UVM gets $12.1 million for research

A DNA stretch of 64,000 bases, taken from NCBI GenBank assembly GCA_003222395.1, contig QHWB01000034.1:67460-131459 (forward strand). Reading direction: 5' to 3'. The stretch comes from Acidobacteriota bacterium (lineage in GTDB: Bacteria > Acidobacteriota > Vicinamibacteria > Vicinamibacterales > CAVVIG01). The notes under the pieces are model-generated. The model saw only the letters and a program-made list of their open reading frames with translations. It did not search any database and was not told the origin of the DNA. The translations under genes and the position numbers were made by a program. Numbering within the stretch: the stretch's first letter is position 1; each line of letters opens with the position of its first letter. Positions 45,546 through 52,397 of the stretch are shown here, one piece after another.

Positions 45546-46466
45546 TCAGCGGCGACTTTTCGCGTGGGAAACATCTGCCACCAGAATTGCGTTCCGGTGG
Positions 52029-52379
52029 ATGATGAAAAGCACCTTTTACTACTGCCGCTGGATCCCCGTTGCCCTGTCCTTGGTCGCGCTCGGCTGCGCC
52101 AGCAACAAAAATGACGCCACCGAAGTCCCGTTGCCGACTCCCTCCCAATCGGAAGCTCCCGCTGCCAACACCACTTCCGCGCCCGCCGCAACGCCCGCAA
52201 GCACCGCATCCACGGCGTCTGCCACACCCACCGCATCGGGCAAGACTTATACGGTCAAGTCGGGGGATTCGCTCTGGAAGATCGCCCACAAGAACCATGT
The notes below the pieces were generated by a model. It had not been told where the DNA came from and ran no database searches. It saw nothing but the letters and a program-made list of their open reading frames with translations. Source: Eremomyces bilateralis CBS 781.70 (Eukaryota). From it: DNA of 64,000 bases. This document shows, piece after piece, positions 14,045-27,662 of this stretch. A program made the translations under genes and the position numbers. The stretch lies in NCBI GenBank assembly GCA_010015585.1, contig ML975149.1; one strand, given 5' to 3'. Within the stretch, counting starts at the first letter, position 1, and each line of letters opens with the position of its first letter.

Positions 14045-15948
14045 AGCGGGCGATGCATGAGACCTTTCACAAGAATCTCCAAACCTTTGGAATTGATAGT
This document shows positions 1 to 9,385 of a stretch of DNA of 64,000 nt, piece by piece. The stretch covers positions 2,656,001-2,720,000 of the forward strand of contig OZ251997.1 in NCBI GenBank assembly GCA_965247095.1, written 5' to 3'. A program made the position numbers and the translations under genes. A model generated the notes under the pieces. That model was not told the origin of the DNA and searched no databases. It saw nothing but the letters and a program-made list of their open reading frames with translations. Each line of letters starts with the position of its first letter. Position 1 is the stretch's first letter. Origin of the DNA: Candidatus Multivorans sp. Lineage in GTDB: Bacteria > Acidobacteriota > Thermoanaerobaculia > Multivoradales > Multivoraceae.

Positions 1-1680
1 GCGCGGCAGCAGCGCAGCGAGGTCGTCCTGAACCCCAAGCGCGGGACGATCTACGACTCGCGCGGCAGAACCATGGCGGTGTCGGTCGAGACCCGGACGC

The General Clinical Research Center (GCRC) that serves Fletcher Allen Heath Care and the University of Vermont received a $12.1 million five-year grant from the National Institute of Health (NIH). The grant will fund the GCRC for the next five years as it prepares to transform into a more translational research facility as required by the NIH’s new vision for the future of clinical research. The NIH is a federal government agency that funds medical research in the United States with the goal of, “making important medical discoveries that improve health and save lives,” according to their website. GCRC’s are the facilities in which clinical research is conducted. According to Richard Galbraith, director of the GCRC and associate dean for patient oriented research at the University, the use of NIH funding falls into three major categories: salaries for specially trained research nurses and technicians being the largest cost (about 70 percent of all costs), followed by equipment costs and the rent costs for the physical space. Professor Paul Newhouse, MD of psychiatry and director of the clinical neuroscience research unit at the University, rates the GCRC as one of the largest and best in the country. “I came here from NIH in Washington for that facility,” Newhouse said.Dr. Elias A. Zerhouni, the director of NIH, has put forth a new vision for the future of clinical research.This new vision includes better communication between all branches and tiers of the medical community with the goal of increasing the speed with which advancements in the lab are applied to patients, and observations made by patients are communicated to the lab. The goal is to, “draw connected lines [between] the lab, patient and community,” Newhouse said. “Nobody is sure what this will look like yet.” Some of the other research being done at the GCRC is cancer research, acupuncture research, and diabetes/obesity research. “[Diabetes and obesity] is an epidemic in this country,” Galbraith said. “As disease burden has shifted from acute conditions to chronic conditions… new approaches for forging relationships with local and regional community partners will become increasingly critical,” stated the NIH website.Professor Newhouse is currently working on four different projects concerning the effects of estrogen on the aging brain. He uses both equipment in the GCRC and equipment owned separately by the UVM College of Medicine. Dr. Galbraith says he has “no immediate plans” for new equipment purchases, but noted a growing interest in sleep studies, which would require the purchase of new equipment.